Where Was Everybody?
I know I said I'd drop the inauguration as a topic, but I can't resist a few more tidbits - such as the incredibly shrinking crowd estimates regarding who would and did attend. Originally the Mayor of Washington D.C. Adrian M. Fenty predicted four to five million would attend, a figure widely reported in the media. However, by late December the Washington Post had reduced the estimates to about two million. On the actual day, however, some sources are wondering whether it even set a new record, the old one being held by Lyndon B. Johnson in 1965. Amazingly, the source most qualified to make an estimate, the U.S. Park Service, is forbidden by Congress from making estimates because of political pressure after many sources said the so-called Million Man March in 1995 didn't draw anywhere near a million people, perhaps as few as 400,000. Still the Park Service said it may release an estimate this year anyway, according to the L.A. Times:
Though early estimates ranged as high as 2 million people, satellite images of Obama's swearing-in suggested the crowd was probably about half that, said Clark McPhail, who has been analyzing crowds on the National Mall since the 1960s.
"It was sparser than I thought," said McPhail, a professor emeritus of sociology at the University of Illinois. "There were lots of open spaces...."
Park service spokesman David Barna said the agency probably would produce a number this year because of the historic nature of the event and public demand for an estimate.
"We don't think anyone in Congress will be really upset," he said.
However given the political pressure they've been under in the past which caused them to quit giving estimates, one wonders whether their final figure can be trusted. The L.A. Times also released these discouraging statistics - there were over 900 empty hotel rooms available in D.C. the day of the Inauguration and only 240,000 tickets had been distributed despite the fact that they were free. In any case, as for the original estimates of the Obama inaugural resulting in millions and millions of people flocking to the event - well, nevermind.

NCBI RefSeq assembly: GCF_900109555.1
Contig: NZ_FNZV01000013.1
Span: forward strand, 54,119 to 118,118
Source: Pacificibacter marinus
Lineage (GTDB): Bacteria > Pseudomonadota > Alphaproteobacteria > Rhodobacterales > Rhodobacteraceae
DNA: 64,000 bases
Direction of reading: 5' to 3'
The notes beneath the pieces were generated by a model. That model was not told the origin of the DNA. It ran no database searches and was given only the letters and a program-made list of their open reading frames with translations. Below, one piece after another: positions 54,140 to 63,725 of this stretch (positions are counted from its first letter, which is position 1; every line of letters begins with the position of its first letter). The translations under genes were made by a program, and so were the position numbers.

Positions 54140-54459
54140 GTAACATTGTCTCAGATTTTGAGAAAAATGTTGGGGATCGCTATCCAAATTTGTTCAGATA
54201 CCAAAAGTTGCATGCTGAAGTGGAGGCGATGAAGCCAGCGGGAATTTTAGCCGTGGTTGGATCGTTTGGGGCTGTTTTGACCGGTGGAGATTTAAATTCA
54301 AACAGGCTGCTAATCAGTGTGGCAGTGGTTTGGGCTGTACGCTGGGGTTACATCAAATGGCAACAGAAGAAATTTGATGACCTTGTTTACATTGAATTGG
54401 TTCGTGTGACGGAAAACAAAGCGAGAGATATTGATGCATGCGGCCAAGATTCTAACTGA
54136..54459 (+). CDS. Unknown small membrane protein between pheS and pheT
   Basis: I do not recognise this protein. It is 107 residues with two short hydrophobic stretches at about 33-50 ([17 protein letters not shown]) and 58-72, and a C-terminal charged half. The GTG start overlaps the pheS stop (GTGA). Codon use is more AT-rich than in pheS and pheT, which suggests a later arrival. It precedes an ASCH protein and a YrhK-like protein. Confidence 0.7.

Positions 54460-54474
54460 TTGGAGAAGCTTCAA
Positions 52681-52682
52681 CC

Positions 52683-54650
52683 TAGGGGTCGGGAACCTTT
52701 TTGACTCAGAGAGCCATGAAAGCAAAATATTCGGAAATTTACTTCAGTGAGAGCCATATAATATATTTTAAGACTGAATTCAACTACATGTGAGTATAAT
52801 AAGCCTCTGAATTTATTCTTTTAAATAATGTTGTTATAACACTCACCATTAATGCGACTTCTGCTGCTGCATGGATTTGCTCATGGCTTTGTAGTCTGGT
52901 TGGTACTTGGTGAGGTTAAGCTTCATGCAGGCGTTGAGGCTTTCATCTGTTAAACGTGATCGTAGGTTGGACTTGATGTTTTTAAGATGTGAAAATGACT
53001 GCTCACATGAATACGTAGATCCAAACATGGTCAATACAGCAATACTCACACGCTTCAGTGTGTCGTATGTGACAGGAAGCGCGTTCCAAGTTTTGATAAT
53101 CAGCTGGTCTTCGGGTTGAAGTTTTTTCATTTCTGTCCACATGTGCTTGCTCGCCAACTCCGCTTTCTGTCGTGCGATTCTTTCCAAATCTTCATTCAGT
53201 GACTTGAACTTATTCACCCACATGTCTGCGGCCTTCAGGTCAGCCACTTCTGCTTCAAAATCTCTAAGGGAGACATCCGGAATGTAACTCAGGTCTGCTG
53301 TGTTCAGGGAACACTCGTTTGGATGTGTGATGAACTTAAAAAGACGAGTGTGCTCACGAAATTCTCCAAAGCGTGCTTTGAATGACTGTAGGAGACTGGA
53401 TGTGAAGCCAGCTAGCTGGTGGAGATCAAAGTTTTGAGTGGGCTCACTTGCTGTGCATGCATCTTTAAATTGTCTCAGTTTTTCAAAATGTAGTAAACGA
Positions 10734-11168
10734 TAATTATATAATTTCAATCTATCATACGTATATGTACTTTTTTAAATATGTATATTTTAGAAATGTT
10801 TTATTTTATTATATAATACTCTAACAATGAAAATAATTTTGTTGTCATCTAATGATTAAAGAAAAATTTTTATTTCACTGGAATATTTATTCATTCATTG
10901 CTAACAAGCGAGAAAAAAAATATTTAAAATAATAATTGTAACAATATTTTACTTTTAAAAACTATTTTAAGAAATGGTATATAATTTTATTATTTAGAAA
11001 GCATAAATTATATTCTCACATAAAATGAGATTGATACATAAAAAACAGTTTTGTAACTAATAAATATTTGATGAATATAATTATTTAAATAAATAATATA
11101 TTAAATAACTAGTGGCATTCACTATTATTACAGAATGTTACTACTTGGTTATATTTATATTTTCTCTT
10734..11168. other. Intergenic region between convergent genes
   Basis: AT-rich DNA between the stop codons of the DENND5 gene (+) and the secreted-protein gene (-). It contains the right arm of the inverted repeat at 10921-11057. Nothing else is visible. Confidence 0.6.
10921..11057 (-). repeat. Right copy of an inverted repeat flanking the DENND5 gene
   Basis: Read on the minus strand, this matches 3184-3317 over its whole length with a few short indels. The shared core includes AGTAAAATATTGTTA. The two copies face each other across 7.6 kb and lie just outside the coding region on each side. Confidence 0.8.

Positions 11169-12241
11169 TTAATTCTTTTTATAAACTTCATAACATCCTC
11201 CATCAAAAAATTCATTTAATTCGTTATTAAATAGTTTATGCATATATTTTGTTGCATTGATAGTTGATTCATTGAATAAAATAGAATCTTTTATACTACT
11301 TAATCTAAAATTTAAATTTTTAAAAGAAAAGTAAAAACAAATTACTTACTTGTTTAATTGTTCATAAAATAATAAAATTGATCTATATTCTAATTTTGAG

Among the Valley folk attending the inauguration was Amherst's Mary Carey. Here she is in the office of Massachusetts Sen. Ted Kennedy.
I'm surprised to see how prominently Kennedy displays his portrait by Andy Warhol.
Boxes: Leave Me Out of Them
People ask me sometimes whether I am a liberal or a conservative. They ask this because they think they see elements of both in my political writing in ways they find contradictory and confusing.
My answer is this: neither and both.
The closest I can come to summarizing my ideology is that I'm anti-government, and that applies pretty much to whomever is in power. I don't think either side has a monopoly on the truth, and the smartest thing to do is to pick and choose among the warring factions from whatever side seems most in tune with reality. That will seldom bring you into consistent harmony with the Left or Right. As I wrote a few years ago:
Why are we so obsessed with putting labels on people and putting them into categories? I think it's because we're intellectually lazy, and we believe that if we have little boxes to put people in, with a set of characteristics for each box, then we don't have to go through the difficult, and sometimes scary process of actually getting to know people as individuals. If we think we know the characteristics of those we put in the Jew Box, or the Gay Box, or the Black Box, or the Conservative or Liberal Box, then all we have to know about anyone is what box they belong in and we think we know their major characteristics.
Except when we don't. For example it annoys me when people think, just because I'm queer, that I'm good at interior decorating or fashion. You want me to give you a makeover? Okay, just let me go get my fucking sledgehammer! Because I'm not swishy or feminine I don't fit comfortably into most people's Gay Box. In fact, I'm a mess of contradictions. I live in the richest community in the Valley (Amherst officially surpassed Longmeadow last year) but if someone thinks I'm rich the fact is I'm always on the verge of going broke. I'm constantly bickering with my partner, yet instead of splitting up we have red-hot sex. I'm a classic Valley slacker, but my ambition is to save the world.
Let's do away with these boxes and labels that confound and confuse us more than simplify or explain. Open your mind and your heart and expand your realm of possibilities. It's not that hard, just remember the following the next time you're tempted to slip into your categorizing ways:
Labels are for cans, not people.
This is too beautiful.